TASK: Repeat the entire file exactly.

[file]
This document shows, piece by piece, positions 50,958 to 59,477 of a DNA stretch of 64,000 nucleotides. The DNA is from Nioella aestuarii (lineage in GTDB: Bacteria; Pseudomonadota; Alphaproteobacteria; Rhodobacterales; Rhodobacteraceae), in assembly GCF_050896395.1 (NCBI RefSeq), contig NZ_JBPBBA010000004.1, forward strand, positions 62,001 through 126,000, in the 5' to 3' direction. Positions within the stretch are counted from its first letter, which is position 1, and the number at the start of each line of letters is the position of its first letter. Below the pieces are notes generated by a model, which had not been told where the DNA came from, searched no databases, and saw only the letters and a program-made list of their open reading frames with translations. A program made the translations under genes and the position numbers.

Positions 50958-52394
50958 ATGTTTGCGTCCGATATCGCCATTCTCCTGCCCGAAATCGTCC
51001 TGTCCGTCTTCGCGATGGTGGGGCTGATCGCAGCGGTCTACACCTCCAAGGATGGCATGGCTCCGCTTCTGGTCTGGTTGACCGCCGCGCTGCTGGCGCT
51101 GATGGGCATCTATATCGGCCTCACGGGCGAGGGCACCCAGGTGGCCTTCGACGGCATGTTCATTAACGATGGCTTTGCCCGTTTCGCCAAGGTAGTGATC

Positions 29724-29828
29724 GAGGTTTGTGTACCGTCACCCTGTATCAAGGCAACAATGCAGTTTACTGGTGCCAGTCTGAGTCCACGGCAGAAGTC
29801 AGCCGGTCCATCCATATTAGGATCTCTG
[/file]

This document shows, piece by piece, positions 50,958 to 59,477 of a DNA stretch of 64,000 nucleotides. The DNA is from Nioella aestuarii (lineage in GTDB: Bacteria; Pseudomonadota; Alphaproteobacteria; Rhodobacterales; Rhodobacteraceae), in assembly GCF_050896395.1 (NCBI RefSeq), contig NZ_JBPBBA010000004.1, forward strand, positions 62,001 through 126,000, in the 5' to 3' direction. Positions within the stretch are counted from its first letter, which is position 1, and the number at the start of each line of letters is the position of its first letter. Below the pieces are notes generated by a model, which had not been told where the DNA came from, searched no databases, and saw only the letters and a program-made list of their open reading frames with translations. A program made the translations under genes and the position numbers.

Positions 50958-52394
50958 ATGTTTGCGTCCGATATCGCCATTCTCCTGCCCGAAATCGTCC
51001 TGTCCGTCTTCGCGATGGTGGGGCTGATCGCAGCGGTCTACACCTCCAAGGATGGCATGGCTCCGCTTCTGGTCTGGTTGACCGCCGCGCTGCTGGCGCT
51101 GATGGGCATCTATATCGGCCTCACGGGCGAGGGCACCCAGGTGGCCTTCGACGGCATGTTCATTAACGATGGCTTTGCCCGTTTCGCCAAGGTAGTGATC

Positions 29724-29828
29724 GAGGTTTGTGTACCGTCACCCTGTATCAAGGCAACAATGCAGTTTACTGGTGCCAGTCTGAGTCCACGGCAGAAGTC
29801 AGCCGGTCCATCCATATTAGGATCTCTG